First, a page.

According to the 2019 Schwab Modern Wealth Survey, Americans believe someone to be “wealthy” if they have at least $2.3 million in net worth.
Arguably, the best approach to building wealth is to invest and watch your money multiply.
Before you start investing, though, you must understand the different types of investment vehicles and how they work to appreciate your money.
What Is an Investment Vehicle?
In order to put your money towards an investment, you will need a “vehicle” or a means of getting it there. Investment vehicles are just that—they give investors the ability to invest and watch their money grow.
There are several different investment vehicles individuals can choose from, including:
- Stocks (equities)
- Bonds (debt)
- Mutual Funds
- Exchange-Traded Funds (ETFs)
- Real Estate
Each vehicle varies in terms of the amount of risk associated with it. Typically, the higher the risk, the higher the potential return can be.
Now, let's take a look at how each one works.
What Are Stocks?
The first investment vehicle, stocks, is a form of equity. Stocks represent ownership of a particular company. Investors can buy and sell shares of stock on an exchange such as the New York Stock Exchange (NYSE) or Nasdaq.
Stocks are among the most common types of investments because of the liquidity and historic returns the stock market has produced. Companies will issue stock when raising funds for the company to continue operations, fund projects, or if they are in need.
Individuals who own stock are referred to as shareholders. Shareholders are given the ability to vote in shareholder meetings and receive dividends. Dividends are a share of the company's earnings that are paid out to shareholders, typically annually or quarterly.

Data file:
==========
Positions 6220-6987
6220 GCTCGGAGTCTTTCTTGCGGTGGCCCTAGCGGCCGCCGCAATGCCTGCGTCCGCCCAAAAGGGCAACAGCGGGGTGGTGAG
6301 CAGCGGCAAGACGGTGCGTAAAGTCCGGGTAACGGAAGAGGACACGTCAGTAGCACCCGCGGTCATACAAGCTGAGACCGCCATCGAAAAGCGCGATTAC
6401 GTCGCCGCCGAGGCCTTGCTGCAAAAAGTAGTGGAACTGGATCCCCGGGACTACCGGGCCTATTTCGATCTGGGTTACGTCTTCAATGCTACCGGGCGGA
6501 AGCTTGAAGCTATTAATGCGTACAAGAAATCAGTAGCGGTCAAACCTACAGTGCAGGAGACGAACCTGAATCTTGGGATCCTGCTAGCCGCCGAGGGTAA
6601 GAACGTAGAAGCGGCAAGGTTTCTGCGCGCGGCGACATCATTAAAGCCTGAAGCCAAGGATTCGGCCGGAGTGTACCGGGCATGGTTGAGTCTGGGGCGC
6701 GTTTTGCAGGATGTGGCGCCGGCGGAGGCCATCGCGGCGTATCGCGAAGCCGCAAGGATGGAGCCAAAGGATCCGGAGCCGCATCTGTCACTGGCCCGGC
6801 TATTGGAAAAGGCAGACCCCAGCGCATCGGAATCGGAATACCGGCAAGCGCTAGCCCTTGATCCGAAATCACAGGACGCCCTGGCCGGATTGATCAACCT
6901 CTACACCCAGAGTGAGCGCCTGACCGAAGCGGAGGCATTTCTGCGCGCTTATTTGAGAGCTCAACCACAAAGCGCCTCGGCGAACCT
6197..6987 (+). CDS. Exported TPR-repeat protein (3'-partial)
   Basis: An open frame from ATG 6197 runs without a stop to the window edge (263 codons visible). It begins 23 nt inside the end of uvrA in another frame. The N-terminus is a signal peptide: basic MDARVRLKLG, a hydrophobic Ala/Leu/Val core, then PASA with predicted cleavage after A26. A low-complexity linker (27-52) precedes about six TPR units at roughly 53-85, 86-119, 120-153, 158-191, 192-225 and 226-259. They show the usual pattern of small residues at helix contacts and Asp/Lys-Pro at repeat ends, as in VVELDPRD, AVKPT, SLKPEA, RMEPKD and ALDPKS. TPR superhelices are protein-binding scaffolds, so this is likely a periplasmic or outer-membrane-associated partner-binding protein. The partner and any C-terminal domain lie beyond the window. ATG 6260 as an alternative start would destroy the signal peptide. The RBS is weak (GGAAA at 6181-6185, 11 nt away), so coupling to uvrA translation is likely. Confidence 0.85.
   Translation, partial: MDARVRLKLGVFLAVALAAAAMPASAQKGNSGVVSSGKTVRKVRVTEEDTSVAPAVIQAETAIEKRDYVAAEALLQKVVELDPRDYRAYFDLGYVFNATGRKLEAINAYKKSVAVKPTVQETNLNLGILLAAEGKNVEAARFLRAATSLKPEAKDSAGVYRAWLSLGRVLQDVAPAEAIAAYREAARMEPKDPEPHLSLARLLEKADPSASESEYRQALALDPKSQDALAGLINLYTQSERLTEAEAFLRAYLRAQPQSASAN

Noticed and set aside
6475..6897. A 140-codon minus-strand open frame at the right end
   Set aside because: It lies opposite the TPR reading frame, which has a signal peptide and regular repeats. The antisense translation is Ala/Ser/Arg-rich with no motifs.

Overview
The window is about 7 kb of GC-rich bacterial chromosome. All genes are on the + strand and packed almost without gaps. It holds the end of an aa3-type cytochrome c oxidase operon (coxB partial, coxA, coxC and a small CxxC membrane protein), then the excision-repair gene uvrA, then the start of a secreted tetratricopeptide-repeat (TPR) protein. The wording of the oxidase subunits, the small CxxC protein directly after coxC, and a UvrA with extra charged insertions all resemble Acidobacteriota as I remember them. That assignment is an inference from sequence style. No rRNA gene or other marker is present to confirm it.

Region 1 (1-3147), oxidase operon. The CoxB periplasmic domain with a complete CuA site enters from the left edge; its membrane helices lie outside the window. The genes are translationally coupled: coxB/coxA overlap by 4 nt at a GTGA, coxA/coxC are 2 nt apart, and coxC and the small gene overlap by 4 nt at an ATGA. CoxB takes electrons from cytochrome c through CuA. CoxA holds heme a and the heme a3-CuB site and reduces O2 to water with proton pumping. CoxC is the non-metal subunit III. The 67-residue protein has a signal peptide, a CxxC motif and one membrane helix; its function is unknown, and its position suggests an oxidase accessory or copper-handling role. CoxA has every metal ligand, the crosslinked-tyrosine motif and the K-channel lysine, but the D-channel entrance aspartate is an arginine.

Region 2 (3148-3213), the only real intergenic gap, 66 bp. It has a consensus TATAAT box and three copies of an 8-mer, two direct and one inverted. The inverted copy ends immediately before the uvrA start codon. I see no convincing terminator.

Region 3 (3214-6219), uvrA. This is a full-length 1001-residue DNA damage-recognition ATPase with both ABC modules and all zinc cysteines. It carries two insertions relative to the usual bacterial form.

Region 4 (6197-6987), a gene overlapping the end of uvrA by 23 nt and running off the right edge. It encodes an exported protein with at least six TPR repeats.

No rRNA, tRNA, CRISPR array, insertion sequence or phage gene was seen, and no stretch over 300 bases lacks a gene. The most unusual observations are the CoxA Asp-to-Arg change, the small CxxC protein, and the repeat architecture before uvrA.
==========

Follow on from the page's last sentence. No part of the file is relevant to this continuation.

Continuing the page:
Collecting dividends and reinvesting has been one of the most effective approaches to building wealth. In fact, according to a study from Hartford Funds, it accounts for 78 percent of the total returns from the S&P 500.
Reinvesting dividends allows investors to begin collecting compound interest (the amount of money you earn from interest on top of your initial investment).
Also, remember that the financial markets themselves add another layer of risk, which can be hard to account for. A great way to educate yourself and learn more about investing is by getting advice from professional stick services like the Motley Fool. You can also get international market and stock research from something like the Australian Stock Report.
Risk Level: Stocks come with a varying amount of risk, depending on which companies you are investing in, as well as the state of the economy, politics, etc. Generally, I would say they are medium to high risk.
>> Related: How to Make Your Money Work for You: 7 Modern Methods for Investing in “The Market”
What Are Bonds?
Stocks and bonds often get talked about together, but are really two completely different investment vehicles.
Companies will issue bonds when they are raising money to fund projects and other operations. Bonds are a form of debt, where you invest your money into the company, city or country.